- Bill Gates says his foundation is focused on setting goals, measuring progress
- To improve education, we need measures of teacher effectiveness, he says
- Gates: It's worth spending what it takes for strong evaluation system
- He says better measuring will empower teachers to do their best work
Today I released my annual letter. Each year, I reflect on what I learned in the last year through our travels and work with the foundation and how that will shape my thinking over the coming months. This year, my letter focuses on how important it is to set clear goals and measure progress in order to accomplish the foundation's priorities, both here at home and around the world.
Setting a clear goal lets you know what you're driving at: Picking the right interventions that will have the most impact on that final goal, using that information to understand what's working and what's not, and adapting your strategy as necessary. One of the clearest examples of the power of measurement was the work of our partners to support great teachers.
In the past few years, the quest to understand great teaching has been at the center of the public discussion about how to improve education in America. But for the country's 3 million teachers and 50 million schoolchildren, great teaching isn't an abstract policy issue. For teachers, understanding great teaching means the opportunity to receive feedback on the skills and techniques that can help them excel in their careers. For students, it means a better chance of graduating from high school ready for success in life.
But what do we mean when we talk about great teaching? In my experience, the vast majority of teachers get zero feedback on how to improve.
That's because for decades, our schools have lacked the kinds of measurement tools that can drive meaningful change. Teachers have worked in isolation and been asked to improve with little or no feedback, while schools have struggled to create systems to provide feedback that's consistent, fair and reliable.
That's why the Gates Foundation supported the Measures of Effective Teaching, or MET, project. The project was an extraordinary, three-year collaboration between dozens of researchers and nearly 3,000 teacher volunteers from seven U.S. public school districts who opened their classrooms so we could study how to improve the way we measure and give feedback about great teaching.
Earlier this month, the MET project released its final findings. The report confirmed that it is possible to develop reliable measures that identify great teaching.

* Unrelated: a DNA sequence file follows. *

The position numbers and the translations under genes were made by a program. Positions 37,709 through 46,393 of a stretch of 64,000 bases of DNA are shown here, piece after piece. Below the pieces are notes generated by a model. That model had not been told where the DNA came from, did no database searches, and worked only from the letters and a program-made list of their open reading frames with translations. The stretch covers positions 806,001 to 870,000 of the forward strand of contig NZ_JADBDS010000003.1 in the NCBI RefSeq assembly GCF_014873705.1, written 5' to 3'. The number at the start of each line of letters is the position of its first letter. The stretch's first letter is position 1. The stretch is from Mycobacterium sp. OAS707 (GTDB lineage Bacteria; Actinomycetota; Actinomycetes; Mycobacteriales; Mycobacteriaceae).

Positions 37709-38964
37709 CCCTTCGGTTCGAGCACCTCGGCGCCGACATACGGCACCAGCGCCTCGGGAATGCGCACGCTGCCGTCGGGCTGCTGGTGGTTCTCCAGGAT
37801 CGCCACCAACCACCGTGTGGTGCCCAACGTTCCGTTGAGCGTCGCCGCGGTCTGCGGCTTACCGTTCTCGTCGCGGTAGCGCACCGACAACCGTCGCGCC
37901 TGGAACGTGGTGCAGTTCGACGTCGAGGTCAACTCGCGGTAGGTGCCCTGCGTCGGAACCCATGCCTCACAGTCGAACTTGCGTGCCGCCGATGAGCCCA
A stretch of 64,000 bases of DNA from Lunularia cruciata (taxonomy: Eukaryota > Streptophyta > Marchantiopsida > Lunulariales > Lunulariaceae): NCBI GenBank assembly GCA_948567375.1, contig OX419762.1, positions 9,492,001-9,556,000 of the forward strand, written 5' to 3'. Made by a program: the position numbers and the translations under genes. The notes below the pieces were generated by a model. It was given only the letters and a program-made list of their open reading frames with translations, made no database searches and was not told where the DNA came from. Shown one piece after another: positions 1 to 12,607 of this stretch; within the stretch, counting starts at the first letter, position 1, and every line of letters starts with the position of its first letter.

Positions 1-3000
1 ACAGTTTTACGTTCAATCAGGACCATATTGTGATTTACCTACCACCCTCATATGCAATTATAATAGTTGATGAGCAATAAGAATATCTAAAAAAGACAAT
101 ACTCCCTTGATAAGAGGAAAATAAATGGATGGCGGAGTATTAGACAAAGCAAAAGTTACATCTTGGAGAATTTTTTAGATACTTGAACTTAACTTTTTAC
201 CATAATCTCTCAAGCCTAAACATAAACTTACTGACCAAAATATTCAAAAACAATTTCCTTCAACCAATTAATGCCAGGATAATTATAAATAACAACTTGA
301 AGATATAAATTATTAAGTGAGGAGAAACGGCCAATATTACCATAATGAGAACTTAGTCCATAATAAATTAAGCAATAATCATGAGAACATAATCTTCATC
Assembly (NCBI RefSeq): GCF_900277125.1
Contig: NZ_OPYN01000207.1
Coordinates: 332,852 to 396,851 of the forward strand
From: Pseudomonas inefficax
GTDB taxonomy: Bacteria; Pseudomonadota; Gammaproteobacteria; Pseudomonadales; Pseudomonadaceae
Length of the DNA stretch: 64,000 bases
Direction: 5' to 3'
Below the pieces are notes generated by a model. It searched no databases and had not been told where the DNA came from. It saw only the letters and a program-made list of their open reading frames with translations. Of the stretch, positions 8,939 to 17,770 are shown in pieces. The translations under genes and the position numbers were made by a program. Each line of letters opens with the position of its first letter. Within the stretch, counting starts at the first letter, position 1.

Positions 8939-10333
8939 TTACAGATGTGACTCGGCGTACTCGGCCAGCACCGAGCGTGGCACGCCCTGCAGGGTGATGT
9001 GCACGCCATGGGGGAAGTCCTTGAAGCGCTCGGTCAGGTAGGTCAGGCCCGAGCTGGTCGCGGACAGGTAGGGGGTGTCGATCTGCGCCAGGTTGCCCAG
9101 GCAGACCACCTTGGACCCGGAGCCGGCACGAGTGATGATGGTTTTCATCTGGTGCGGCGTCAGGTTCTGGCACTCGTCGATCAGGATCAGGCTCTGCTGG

The project also found that using multiple measures to understand a teacher's performance -- including classroom observations, student surveys and growth in student achievement -- provides a richer and more reliable picture of a teacher's strengths and areas for improvement than any one measure alone.
Some critics say a strong evaluation system costs too much. The foundation and others have estimated that it could cost between 1.5% and 2% of the overall budget for teacher compensation and benefits to implement a feedback and evaluation system based on multiple measures of teaching performance.
But such an investment in great teaching would be small compared to what is being spent now on professional development that too often shows little results. And if lessons learned from addressing equally complex challenges in other sectors are any guide, investing in a reliable system to measure and support effective teaching will pay rich dividends.
Knowing how to identify and measure great teaching is a huge step toward providing better feedback and support for teachers and building a better education system for all our children -- but it's just one step. The challenge now is to use this information to give teachers the tools, resources and support they need to do their best work.
As schools become better equipped to provide tailored, constructive support, teachers will become empowered to be students of their own teaching. Creating that kind of environment -- one that supports teachers' professional growth and better prepares students for life after high school -- is worth the investment.